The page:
Philadelphia Mayor's Endorsement Suddenly Matters

By Chris Cillizza And Shailagh Murray
Sunday, March 9, 2008

On paper, Michael Nutter and Sen. Barack Obama have much in common.

African American, 50 years old and elected last year as mayor of Philadelphia on a reform platform, Nutter has in many ways experienced a political rise similar to that of the Illinois Democrat vying for his party's presidential nomination.

But presidential elections aren't fought on paper, and Nutter isn't a supporter of Obama's. Instead, he has endorsed Sen. Hillary Rodham Clinton (N.Y.) and insisted in an interview late last week with The Fix that she is well positioned to clean up in both Philadelphia and Pennsylvania in general when the Democratic race makes its way there on April 22.

"There's the regular season, and then there's the playoffs," Nutter said of the nomination fight. "We're now in the playoffs." Extending the football metaphor, Nutter compared Obama to the New England Patriots, who were undefeated during the regular season and the playoffs, and Clinton to the New York Giants, who ended that winning streak in the Super Bowl.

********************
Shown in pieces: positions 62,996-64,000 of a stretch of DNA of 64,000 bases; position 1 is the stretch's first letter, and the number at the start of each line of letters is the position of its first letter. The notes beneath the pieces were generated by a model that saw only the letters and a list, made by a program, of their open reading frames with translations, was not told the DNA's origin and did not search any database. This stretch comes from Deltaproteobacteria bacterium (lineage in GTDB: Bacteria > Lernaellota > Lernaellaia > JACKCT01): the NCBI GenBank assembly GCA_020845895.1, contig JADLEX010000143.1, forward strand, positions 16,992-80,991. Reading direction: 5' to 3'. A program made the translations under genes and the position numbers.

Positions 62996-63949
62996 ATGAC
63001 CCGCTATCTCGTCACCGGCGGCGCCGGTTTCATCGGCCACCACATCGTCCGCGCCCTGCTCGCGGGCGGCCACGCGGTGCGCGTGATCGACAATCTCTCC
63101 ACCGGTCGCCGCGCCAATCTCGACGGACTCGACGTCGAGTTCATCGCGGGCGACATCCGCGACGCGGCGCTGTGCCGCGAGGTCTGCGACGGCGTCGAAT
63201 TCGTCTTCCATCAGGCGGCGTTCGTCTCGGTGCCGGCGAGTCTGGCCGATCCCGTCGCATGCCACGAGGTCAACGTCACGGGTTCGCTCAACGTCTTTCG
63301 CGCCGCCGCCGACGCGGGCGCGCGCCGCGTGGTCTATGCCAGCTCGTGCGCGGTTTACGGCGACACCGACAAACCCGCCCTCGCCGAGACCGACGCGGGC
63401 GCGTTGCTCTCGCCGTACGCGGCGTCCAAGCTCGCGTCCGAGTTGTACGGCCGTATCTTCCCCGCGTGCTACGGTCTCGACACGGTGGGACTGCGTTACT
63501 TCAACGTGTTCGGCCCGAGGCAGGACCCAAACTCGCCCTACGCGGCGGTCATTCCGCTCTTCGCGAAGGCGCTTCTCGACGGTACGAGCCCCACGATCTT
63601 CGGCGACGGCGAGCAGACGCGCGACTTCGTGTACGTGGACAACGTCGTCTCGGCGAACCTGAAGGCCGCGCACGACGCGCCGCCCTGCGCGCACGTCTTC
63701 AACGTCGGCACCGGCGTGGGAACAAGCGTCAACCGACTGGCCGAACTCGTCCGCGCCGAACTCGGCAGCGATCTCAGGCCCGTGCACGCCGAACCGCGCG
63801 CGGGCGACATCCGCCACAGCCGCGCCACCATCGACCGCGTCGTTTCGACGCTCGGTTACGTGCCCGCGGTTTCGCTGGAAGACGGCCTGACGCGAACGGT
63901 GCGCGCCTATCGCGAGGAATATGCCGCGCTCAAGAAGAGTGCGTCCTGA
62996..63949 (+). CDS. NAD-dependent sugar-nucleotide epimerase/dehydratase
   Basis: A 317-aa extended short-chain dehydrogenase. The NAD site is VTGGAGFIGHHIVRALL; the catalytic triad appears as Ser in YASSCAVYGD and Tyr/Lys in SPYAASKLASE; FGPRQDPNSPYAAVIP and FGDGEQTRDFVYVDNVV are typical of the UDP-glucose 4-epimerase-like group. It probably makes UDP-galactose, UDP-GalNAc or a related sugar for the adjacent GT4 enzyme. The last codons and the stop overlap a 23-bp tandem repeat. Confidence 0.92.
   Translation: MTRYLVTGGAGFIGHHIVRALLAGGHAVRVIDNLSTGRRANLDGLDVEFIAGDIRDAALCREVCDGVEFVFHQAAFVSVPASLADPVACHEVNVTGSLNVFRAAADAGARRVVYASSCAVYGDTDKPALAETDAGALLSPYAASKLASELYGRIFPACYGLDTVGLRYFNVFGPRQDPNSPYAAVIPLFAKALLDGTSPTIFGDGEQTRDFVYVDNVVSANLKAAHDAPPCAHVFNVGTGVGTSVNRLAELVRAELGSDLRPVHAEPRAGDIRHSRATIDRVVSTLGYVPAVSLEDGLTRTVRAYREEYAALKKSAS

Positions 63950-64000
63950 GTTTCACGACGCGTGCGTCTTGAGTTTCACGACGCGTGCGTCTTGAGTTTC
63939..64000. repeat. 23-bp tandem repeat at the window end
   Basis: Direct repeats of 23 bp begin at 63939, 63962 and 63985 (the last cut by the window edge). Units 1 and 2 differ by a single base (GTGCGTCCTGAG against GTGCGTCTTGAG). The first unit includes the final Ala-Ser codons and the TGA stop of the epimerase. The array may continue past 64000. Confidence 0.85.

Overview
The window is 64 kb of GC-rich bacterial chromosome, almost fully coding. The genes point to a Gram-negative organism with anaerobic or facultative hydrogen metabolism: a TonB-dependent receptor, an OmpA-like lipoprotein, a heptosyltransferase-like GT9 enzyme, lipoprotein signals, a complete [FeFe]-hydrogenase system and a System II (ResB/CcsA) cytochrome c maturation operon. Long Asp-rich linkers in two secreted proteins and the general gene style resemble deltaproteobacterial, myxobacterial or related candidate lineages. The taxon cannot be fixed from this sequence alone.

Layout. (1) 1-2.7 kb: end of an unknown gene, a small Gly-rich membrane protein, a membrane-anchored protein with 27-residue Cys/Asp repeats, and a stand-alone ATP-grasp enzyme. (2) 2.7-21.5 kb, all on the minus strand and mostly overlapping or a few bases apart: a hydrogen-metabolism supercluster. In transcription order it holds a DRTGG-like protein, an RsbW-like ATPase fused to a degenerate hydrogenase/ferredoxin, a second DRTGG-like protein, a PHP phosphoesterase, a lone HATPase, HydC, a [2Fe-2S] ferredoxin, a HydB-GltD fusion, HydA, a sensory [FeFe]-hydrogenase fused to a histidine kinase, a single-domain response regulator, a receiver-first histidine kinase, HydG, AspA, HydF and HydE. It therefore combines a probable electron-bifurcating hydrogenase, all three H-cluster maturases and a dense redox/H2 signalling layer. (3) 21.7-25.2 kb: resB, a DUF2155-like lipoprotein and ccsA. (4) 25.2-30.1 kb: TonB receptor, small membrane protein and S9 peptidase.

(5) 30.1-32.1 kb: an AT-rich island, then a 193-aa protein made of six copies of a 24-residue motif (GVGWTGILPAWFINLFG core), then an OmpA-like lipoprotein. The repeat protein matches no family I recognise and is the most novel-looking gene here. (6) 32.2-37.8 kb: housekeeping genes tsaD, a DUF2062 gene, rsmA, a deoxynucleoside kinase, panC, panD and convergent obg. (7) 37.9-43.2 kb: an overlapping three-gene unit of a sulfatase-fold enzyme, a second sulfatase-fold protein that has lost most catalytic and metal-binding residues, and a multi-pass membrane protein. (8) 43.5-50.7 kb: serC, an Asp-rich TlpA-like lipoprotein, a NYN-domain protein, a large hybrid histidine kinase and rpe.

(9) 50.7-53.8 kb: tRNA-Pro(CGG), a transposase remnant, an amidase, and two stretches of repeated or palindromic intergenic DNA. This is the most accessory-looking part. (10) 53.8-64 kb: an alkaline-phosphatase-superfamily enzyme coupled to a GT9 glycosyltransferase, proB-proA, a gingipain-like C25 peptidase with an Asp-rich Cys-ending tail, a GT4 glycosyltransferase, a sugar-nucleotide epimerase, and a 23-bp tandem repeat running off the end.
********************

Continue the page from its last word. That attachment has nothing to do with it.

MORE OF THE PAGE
Like so many politicians who cut their teeth in the 1990s, Nutter has a long history with the Clintons. In the early part of that decade, Nutter became involved in the Democratic Leadership Council, whose leading voice was then-Arkansas Gov. Bill Clinton. During Clinton's 1992 presidential bid, Nutter served as a pledged delegate for, in his words, "an unknown governor of the poorest state in America." (Left unsaid in the interview was that in Nutter's 2007 mayoral bid, Obama endorsed Rep. Chaka Fattah, who wound up finishing fourth.)

Despite that history, Nutter said he weighed his options carefully before deciding to endorse either candidate. He spoke with Obama and Clinton several times, knowing that he wanted to make an endorsement. ("You are either on the field or on the sidelines," Nutter said. "I am an on-the-field guy.") In the end, he went with Clinton because "I thought she had the best ideas [and a] tremendous track record."

Nutter's endorsement of Clinton in December seemed inconsequential at the time. After all, no one in the political world believed the race would last beyond Feb. 5, Super Tuesday.